Wednesday, March 5, 2008


What fascinates me about adaptation is that in embracing one's belief in it, one finds quite possibly their most valuable existential experience, freedom from fear and laziness.

Whereas, in fleeing from one's belief in adaptation, one finds their other most valuable existential experience, freedom of creativity and culture.
"I woke up as the sun was reddening; and that was the one distinct time in my life, the strangest moment of all, when I didn't know who I was- I was far away from home, haunted and tired with travel, in a cheap hotel room I'd never seen, hearing the hiss of steam outside and the creak of the old wood of the hotel, and footsteps upstairs, and all the sad sounds, and I looked at the cracked high ceiling and really didn't know who I was for about fifteen strange seconds."
(Jack Kerouac, On The Road)

It seems that perhaps at the very moments we feel most lost, we are finding out the most about ourselves.

And I Thought Canadian Press was Less Restricted than US Press

Adbusters Demands Canwest, the CBC and the CRTC Stop Blocking
Citizen-Produced Advertising

On Monday, February 18, Adbusters lost its court battle against two of Canada's television networks that refused to sell airtime for its commercials. Adbusters claimed the CBC and Canwest Global had violated its right to free speech under the Canadian Charter of Rights and Freedoms by refusing to sell air time, but the court decided that the Charter does not apply to private corporations.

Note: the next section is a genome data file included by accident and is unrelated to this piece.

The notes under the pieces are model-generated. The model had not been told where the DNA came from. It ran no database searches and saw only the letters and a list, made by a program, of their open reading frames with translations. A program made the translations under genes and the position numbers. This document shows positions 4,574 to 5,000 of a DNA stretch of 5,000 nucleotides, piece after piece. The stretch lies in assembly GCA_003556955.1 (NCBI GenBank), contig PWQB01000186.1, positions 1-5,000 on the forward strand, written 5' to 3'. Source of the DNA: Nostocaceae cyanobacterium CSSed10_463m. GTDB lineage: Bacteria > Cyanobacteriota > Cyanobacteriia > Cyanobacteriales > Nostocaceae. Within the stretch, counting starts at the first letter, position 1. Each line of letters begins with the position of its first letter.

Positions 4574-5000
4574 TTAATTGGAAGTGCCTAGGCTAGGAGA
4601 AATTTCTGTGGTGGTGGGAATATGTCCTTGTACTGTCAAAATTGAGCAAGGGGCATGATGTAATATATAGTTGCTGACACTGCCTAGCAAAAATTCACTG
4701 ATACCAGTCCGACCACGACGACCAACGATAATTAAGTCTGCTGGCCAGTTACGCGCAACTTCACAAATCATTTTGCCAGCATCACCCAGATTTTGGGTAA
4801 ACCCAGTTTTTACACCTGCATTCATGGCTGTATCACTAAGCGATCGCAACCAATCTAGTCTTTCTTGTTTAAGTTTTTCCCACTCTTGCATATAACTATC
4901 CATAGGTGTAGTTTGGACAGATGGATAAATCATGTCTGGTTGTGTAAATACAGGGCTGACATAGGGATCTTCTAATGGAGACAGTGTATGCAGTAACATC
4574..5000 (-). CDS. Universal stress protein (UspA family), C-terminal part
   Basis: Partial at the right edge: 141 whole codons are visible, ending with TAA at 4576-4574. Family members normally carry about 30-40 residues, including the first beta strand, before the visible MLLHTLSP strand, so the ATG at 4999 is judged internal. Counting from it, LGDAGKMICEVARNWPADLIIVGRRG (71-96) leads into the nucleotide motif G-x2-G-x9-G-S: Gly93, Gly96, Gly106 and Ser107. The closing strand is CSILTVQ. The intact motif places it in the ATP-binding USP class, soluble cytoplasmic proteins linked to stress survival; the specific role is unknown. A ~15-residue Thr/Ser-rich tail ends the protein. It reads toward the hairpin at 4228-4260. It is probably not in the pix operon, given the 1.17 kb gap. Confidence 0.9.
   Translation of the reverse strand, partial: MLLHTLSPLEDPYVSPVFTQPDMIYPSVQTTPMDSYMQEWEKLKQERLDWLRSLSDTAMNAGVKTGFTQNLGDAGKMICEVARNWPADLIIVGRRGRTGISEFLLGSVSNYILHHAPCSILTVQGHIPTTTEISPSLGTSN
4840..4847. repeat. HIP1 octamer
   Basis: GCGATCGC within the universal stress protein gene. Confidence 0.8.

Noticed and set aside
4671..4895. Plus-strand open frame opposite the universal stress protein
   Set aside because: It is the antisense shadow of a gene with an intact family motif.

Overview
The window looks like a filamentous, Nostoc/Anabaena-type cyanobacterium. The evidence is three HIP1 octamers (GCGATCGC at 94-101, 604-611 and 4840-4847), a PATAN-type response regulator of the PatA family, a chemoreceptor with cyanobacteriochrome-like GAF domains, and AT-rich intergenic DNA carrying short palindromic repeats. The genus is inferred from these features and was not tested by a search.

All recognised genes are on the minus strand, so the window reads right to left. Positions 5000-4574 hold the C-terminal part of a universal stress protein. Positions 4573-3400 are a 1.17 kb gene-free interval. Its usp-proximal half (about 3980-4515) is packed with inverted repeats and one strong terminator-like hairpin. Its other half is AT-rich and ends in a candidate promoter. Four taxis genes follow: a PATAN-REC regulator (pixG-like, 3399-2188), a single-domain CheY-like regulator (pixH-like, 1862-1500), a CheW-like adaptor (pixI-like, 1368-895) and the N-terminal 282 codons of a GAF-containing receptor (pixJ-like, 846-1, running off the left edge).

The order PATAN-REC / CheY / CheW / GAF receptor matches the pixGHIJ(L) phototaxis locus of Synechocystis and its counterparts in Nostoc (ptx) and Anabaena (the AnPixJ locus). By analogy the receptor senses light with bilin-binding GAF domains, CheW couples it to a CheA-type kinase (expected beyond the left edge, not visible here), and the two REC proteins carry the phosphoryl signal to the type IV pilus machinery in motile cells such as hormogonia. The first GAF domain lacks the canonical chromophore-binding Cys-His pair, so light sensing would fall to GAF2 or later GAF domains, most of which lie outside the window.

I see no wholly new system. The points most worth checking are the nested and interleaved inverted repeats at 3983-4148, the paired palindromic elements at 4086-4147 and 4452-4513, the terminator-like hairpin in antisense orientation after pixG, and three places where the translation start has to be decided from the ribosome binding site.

"It's outrageous that the fast food, oil and automobile industries can buy as much TV time as they want in order to promote their agendas, but citizens are not allowed to talk back," said Adbusters Editor-in-Chief Kalle Lasn in response to the ruling. "Canadian democracy will not work properly until we the people have the same right to buy airtime as corporations do."

The rejected Adbusters ads pointed out that over 50 percent of the calories in a Big Mac come from fat, called for an end to the age of the automobile, and promoted Buy Nothing Day. While Court Justice William Ehrcke ruled that private broadcasters have the right to run whatever ads they like, Adbusters feels the case raises some troubling questions.

Firstly, why are Canwest and the CBC selling as much time as they possibly can to corporations, while fighting expensive legal actions to keep citizen-produced messages off the air? Why does the CBC call itself "Canada's Public Broadcaster" if they won't sell airtime to citizens?

Secondly, why is the CRTC not standing up for public access? When they grant licences to broadcasters, why is the right of Canadian citizens to access their own "public" airwaves not being guaranteed?

Thirdly, why is our freedom of speech being suppressed? Why can corporations buy airtime while citizens cannot? Why doesn't the Canadian Charter apply to the most powerful social communications medium of our age - television?

"This case goes to the very heart of what our democracy is all about," says Lasn. "A healthy society allows its citizens to walk into their local TV stations and buy airtime under the same rules and conditions that corporations do. Adbusters has been given 30 days to challenge the ruling. This legal battle for media democracy will go on."

To talk to Kalle Lasn, or Ryan Dalziel, our lawyer, about the case please contact Lauren Bercovitch (

For more information about Adbusters and the global media democracy movement visit and

I am curious if such restrictions apply in the States?

I will follow up on that.

The Perfect Guitar Solo?

I don't know who spends their time figuring this kind of stuff out, but it appears that if one dubs David Gilmore's solo on Pink Floyd's "Comfortably Numb" over itself with a 15 second delay, the solo completely syncs up with itself. The end result is a melodious and perfectly rhythmic guitar solo weaving around your mesmerized mind.

Click here for the Audio: